3) New. There is one problem that will bother dedicated Drizzt fans is that there doesn’t seem to be anything new added to the series with Neverwinter. You can claim Drizzt’s budding relationship with Dahlia, but it felt like that was happening in the first book of the trilogy. You can also claim Dahlia is something new, but it isn’t for the same reason. The only real ‘new’ thing that Neverwinter can claim is that now there is a warlock character who is introduced. That’s really it. The story felt dry and bland because of the lack of innovation.  If Neverwinter continued what the previous novel was setting up, the idea that Drizzt is now alone with no friends he can count on, that could have been something relatively new and could have potentially added another dimension to an old character. But that is hardly brought up and only really mentioned in Drizzt’s first reflective moment in the novel. While there are a few things introduced, nothing really made Neverwinter feel any different.

1) Barrabus. Before I potentially spoil anything concerning Barrabus, I will say that I would not consider this to be a spoiler in any way, shape, or form due to the fact that within the first chapter, it is revealed that Barrabus is Artemis Entreri. That said, Entreri is one of the strongest characters in Neverwinter. I’m going to honest here, when I first considered Entreri to be Barrabus, I was disappointed. I’m happy to say that I couldn’t have been more wrong. Entreri’s scenes are probably some of the strongest in the novel and do add a lot to his character. The main reason for this is that the majority of Entreri’s scenes aren’t focused solely on action, they really rely on Entreri’s reasons for what he is doing and the way he says and does things. That’s not to say that Entreri doesn’t fight, he does, quite a bit in fact. But there’s motivation and reason to his fights, something that ninety-percent of the other fights seem to lack. Through his actions and words, we start to see an entirely different person appear. Entreri is still Entreri, but there is an obvious change to how he carries himself and his personality. Fans of Entreri won’t be shocked by his slight change, but it is still noticeable. It also makes you wonder how he round-up getting to where he is at now. It’s a nice change to an old character and something that Drizzt is sorely lacking.
2) Dahlia. There is another character who helps make Neverwinter tolerable, and that’s Dahlia. She has some great moments in the story that help develop her more. The most impressive thing about Dahlia is that she is constantly challenging Drizzt’s morals and ideals. She really puts him into place and she is something new and exciting in Drizzt’s life. That said, she doesn’t give the story that feeling of something new, but it is a welcome change over his past companions. While reading, you can’t help but notice that Dahlia is a surprisingly deep early on. She has a very developed and unique personality and meshes well with Drizzt’s. In the previous novel, Dahlia felt tack-on. In this one, she’s a powerhouse and single-handily makes Drizzt’s scenes bearable. Dahlia gives this story something exciting, and without her, Neverwinter would have been more of a chore to get through than it already was.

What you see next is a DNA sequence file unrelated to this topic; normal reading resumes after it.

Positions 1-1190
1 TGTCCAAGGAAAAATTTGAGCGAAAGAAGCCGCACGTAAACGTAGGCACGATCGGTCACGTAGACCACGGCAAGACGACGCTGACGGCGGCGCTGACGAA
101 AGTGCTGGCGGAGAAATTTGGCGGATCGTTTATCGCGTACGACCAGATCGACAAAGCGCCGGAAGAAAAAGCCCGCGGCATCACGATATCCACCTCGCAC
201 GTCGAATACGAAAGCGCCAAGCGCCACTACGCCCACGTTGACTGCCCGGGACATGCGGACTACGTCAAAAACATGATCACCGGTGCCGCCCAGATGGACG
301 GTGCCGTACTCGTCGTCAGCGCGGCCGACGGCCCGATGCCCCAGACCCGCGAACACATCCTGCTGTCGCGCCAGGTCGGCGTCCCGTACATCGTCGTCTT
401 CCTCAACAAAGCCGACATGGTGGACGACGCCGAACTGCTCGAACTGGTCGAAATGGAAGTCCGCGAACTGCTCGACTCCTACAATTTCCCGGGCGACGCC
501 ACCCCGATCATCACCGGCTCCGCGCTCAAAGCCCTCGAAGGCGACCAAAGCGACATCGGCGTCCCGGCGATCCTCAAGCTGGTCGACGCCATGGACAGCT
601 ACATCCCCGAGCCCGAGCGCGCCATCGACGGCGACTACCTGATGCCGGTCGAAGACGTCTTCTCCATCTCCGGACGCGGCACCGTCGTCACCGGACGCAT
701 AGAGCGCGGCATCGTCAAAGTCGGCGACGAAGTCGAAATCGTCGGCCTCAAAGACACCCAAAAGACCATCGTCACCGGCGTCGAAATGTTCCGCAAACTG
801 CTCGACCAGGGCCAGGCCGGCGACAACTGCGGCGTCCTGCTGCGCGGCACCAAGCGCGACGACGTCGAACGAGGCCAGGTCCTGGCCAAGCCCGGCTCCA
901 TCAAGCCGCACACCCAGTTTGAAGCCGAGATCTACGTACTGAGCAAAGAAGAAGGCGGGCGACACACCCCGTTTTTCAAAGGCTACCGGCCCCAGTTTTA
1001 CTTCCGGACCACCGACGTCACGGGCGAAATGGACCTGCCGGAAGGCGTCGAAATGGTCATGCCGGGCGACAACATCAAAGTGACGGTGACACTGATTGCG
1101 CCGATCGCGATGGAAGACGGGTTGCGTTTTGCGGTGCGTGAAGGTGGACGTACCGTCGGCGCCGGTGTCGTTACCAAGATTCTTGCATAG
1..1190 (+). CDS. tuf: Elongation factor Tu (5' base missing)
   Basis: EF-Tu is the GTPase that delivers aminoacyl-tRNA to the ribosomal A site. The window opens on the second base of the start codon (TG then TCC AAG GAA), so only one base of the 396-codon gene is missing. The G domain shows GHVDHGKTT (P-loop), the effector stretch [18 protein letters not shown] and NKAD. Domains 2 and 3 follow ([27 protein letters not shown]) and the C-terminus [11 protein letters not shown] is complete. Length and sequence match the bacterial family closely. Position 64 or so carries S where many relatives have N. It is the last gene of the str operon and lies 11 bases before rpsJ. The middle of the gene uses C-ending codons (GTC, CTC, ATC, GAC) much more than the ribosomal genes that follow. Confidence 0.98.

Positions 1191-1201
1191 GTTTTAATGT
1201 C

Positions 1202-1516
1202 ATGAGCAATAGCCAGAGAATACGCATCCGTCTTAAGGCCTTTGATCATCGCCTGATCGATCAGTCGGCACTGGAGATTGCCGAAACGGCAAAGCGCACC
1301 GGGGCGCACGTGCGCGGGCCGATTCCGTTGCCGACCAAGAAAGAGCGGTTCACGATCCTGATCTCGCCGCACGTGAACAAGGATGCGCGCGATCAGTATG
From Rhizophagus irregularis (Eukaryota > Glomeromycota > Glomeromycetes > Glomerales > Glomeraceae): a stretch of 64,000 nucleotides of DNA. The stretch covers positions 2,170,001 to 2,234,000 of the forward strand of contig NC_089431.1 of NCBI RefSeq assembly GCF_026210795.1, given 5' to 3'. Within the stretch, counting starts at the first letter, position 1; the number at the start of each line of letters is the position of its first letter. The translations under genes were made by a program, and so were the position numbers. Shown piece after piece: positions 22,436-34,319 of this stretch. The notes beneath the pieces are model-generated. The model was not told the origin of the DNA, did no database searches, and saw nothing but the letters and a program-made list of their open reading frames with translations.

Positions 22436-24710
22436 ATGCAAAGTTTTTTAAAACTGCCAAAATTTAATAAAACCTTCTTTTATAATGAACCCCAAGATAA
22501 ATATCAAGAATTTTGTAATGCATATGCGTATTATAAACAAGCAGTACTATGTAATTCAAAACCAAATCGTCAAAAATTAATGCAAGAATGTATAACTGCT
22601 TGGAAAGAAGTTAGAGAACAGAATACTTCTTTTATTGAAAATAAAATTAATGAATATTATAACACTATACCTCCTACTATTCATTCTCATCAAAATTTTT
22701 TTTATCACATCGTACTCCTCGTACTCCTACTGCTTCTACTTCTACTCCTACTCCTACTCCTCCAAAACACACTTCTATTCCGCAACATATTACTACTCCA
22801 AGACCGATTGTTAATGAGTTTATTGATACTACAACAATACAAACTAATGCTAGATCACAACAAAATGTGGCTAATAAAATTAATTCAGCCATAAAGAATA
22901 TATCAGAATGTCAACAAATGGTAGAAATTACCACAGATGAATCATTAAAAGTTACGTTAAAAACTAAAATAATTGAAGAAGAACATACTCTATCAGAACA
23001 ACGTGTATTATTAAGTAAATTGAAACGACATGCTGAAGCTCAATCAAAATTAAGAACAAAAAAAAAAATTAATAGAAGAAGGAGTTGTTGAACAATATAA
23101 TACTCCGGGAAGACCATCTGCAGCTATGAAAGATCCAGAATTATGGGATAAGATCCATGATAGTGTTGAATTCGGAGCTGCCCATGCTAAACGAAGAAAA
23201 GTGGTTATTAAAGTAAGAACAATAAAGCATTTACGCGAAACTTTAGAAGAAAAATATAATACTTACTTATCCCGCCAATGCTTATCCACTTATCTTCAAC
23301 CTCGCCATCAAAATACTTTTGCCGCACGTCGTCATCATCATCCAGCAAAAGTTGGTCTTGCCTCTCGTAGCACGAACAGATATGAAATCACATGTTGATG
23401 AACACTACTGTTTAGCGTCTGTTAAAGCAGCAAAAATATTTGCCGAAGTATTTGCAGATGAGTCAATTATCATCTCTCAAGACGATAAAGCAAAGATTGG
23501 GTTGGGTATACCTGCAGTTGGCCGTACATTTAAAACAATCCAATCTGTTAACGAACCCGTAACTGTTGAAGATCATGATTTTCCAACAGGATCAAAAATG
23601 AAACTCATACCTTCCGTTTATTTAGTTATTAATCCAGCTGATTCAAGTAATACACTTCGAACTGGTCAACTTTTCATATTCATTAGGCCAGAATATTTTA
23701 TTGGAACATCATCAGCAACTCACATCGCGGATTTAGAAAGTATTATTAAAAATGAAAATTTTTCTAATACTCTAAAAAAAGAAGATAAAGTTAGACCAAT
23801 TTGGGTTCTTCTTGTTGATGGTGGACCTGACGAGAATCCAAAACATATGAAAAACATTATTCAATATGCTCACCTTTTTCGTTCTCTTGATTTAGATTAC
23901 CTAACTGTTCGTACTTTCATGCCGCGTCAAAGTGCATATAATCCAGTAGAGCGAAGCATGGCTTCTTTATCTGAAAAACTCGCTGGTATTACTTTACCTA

Side Notes:
1) Neverwinter. The setting really does seem to be interesting. I wouldn’t mind learning more about the area.
2) Fights. For fans of R. A. Salvatore’s fight scenes, you won’t be disappointed with Neverwinter as it is chalked full of them.
3) Cover Art. The cover for Neverwinter isn’t bad, but it feels old-hat. Seeing Drizzt fight someone isn’t anything new and seeing him take on Barrabus isn’t as exciting looking as it should be. The background, thankfully, looks wonderful. There is a lot of detail going on and you’ll most likely find yourself staring at it for a while. I also must mention that the original version of the cover art had Dahlia and Herzgo Alegni, Barrabus’ master, fighting in the background. To see this removed is slightly disappointing, but understandable as the two never cross weapons. It’s a decent cover with a beautiful background.

Overall: 2/5
Final Thoughts:
Neverwinter felt like the weakest Drizzt Do’Urden novel written to date, and that’s hard for me to say because I am a Drizzt fanboy. There are a lot of problems that just make Neverwinter one of the hardest, annoying novels I’ve read. The story is bland, the characters felt underused and severely underdeveloped, and there isn’t anything new added to the Drizzt series. Drizzt himself is annoying and almost unbearable. He just comes off as whiny and doesn’t seem to really do much. Drizzt didn’t grow as the progressed and he felt like the same old character that hasn’t really changed that much as the years passed. The story is as disappointingly simple as possible. There is hardly a story, focusing more on action. This makes everything suffer because the characters felt thin and underdeveloped. Truth be told, Neverwinter felt like it should have just been a short story. Thankfully, there are two bright spots that do help in making Neverwinter bearable. Those two are Dahlia and Barrabus. Both of these characters were the only ones that felt like they grew as the story went on. Barrabus was amazingly good. You wanted to know how he round-up in the situation he is in and you are glad to seem that he has changed as the years have passed. With Dahlia, she is just great. She makes the scenes with Drizzt bearable, and at times she’s the only good thing. Unfortunately, these two don’t save the novel from being as weak as it is. When it comes down to it, Neverwinter is just disappointing and I can only really recommend it to die-hard Drizzt fans.

2 Responses to “Neverwinter by R. A. Salvatore”

  1. John said

    you understand that the change to the cover art was made because Dahlia and Herzgo never cross weapons? Clearly you didnt read the book

    • travizzt said

      I hate to tell you but I did mention that in that section of my review. I do know Dahlia and Herzgo didn’t fight each other so I’m rather confused at what you are questioning.

      Regardless, my opinion of any novel’s cover art does not affect the outcome my opinions on any book. I only mention it because some artwork is stunning to look at, while others can be lifeless. I just think that it adds something else to talk about.